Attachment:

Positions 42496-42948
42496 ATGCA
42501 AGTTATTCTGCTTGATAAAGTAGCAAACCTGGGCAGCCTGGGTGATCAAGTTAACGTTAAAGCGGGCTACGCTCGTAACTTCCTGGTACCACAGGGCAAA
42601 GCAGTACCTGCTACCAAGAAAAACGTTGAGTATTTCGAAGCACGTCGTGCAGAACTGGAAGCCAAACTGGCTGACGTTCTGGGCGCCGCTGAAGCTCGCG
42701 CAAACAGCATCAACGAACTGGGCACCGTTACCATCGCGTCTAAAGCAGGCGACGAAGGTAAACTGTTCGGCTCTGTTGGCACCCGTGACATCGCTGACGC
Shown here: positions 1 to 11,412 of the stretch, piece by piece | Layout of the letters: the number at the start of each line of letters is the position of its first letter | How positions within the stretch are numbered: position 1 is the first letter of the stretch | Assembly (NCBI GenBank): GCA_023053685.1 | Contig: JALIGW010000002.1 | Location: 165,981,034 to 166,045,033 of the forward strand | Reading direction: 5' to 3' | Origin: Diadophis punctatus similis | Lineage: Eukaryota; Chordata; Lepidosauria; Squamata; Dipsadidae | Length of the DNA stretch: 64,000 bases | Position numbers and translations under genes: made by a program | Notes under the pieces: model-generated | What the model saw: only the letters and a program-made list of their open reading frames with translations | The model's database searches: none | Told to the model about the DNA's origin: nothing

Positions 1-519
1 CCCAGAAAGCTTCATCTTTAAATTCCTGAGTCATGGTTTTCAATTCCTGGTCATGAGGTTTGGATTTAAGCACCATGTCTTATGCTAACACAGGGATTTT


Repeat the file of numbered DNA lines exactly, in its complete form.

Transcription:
Positions 42496-42948
42496 ATGCA
42501 AGTTATTCTGCTTGATAAAGTAGCAAACCTGGGCAGCCTGGGTGATCAAGTTAACGTTAAAGCGGGCTACGCTCGTAACTTCCTGGTACCACAGGGCAAA
42601 GCAGTACCTGCTACCAAGAAAAACGTTGAGTATTTCGAAGCACGTCGTGCAGAACTGGAAGCCAAACTGGCTGACGTTCTGGGCGCCGCTGAAGCTCGCG
42701 CAAACAGCATCAACGAACTGGGCACCGTTACCATCGCGTCTAAAGCAGGCGACGAAGGTAAACTGTTCGGCTCTGTTGGCACCCGTGACATCGCTGACGC
Shown here: positions 1 to 11,412 of the stretch, piece by piece | Layout of the letters: the number at the start of each line of letters is the position of its first letter | How positions within the stretch are numbered: position 1 is the first letter of the stretch | Assembly (NCBI GenBank): GCA_023053685.1 | Contig: JALIGW010000002.1 | Location: 165,981,034 to 166,045,033 of the forward strand | Reading direction: 5' to 3' | Origin: Diadophis punctatus similis | Lineage: Eukaryota; Chordata; Lepidosauria; Squamata; Dipsadidae | Length of the DNA stretch: 64,000 bases | Position numbers and translations under genes: made by a program | Notes under the pieces: model-generated | What the model saw: only the letters and a program-made list of their open reading frames with translations | The model's database searches: none | Told to the model about the DNA's origin: nothing

Positions 1-519
1 CCCAGAAAGCTTCATCTTTAAATTCCTGAGTCATGGTTTTCAATTCCTGGTCATGAGGTTTGGATTTAAGCACCATGTCTTATGCTAACACAGGGATTTT